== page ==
This will allow the system to automatically configure a static IP on the usb0 network interface when available. This interface will be created on the StereoPi by the g_ether module.

Additionally, we will use dnsmasq already installed on SLP as a DHCP server. We just have to create a new file named

/etc/dnsmasq.d/usb0

with the following content:

interface=usb0 
dhcp-range=192.168.3.10,192.168.3.250 

This will allow the system to automatically attribute an IP in a valid range for our case to the computer which will send a DHCP request on the USB network interface.

 

Enabling device mode (and revert)

These manipulation require to modify some files in the boot partition of the SD card. You can power off the StereoPi, remove its SD and edit the files on your computer for example.

We need to enable the slave mode in the OTG driver thanks to a device-tree overlay. A device-tree overlay (DTBO) is a set of configurations for the kernel, in binary form, that we can load at startup to indicate which peripherals to use. Here, we will load the “dwc2” DTBO which describes the configuration of the USB-OTG hardware in the raspberry pi module, and we will set its dual role mode as “peripheral”.

To do this, open the config.txt file in the boot partition and add the following line in it (there might be several lines starting with “dtoverlay=”):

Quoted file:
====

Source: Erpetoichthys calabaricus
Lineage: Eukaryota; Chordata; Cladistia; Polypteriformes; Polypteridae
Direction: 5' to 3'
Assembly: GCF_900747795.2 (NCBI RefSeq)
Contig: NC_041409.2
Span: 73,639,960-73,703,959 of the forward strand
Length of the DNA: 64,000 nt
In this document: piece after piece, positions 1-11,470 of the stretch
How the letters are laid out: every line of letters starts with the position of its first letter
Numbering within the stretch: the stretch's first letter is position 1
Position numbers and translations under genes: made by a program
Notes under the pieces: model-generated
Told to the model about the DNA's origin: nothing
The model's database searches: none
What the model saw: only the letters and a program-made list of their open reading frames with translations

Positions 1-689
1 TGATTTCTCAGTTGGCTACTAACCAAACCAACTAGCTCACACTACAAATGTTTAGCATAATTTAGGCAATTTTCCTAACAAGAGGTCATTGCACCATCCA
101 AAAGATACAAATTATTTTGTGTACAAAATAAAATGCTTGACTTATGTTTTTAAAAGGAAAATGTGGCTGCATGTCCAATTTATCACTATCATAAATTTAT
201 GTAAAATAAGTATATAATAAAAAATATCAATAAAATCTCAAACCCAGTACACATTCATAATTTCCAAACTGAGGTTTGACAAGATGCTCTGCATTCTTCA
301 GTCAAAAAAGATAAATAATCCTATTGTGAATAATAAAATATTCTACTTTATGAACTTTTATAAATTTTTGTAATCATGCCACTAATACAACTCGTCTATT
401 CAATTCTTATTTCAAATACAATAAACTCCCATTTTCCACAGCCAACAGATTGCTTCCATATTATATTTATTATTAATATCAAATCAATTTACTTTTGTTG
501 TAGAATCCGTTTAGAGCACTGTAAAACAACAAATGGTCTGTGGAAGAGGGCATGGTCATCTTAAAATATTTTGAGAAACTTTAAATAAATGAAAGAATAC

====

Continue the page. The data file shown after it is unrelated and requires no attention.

dtoverlay=dwc2,dr_mode=peripheral

We will now add a second configuration which will ask the kernel to load some modules at startup. This time, it is done by changing the command line used to start the kernel.

To do this, open the cmdline.txt file in the boot partition and add the following arguments at the end of the unique line (do not forget to separate this parameter from the old last one with a space):

modules-load=dwc2,g_ether

And voilà!

To return to the host mode (with Ethernet and USB ports), you can simply remove these two additions.

For a quick switch between the two modes, you can even only comment the added “dtoverlay=” line in config.txt because, in this case, the remaining configuration in cmdline.txt will only give a warning message in kernel log indicating that g_ether cannot be used without a USB port in device mode and usb0 network interface will not be created. In the absence of usb0 interface, the other configurations will not have effect.

Benefit from your new feature

If you correctly modified the 4 files cited on this article, plug a USB cable in the micro-USB connector of the StereoPi (with the board powered off) and plug the other end in your PC. After a little time necessary for the StereoPi to boot and for your system to negotiate the IP address, you will be connected to the StereoPi through USB. The usual test is obviously to ping the peer. The IP of the StereoPi is fixed to 192.168.3.1, so we can send pings from the PC: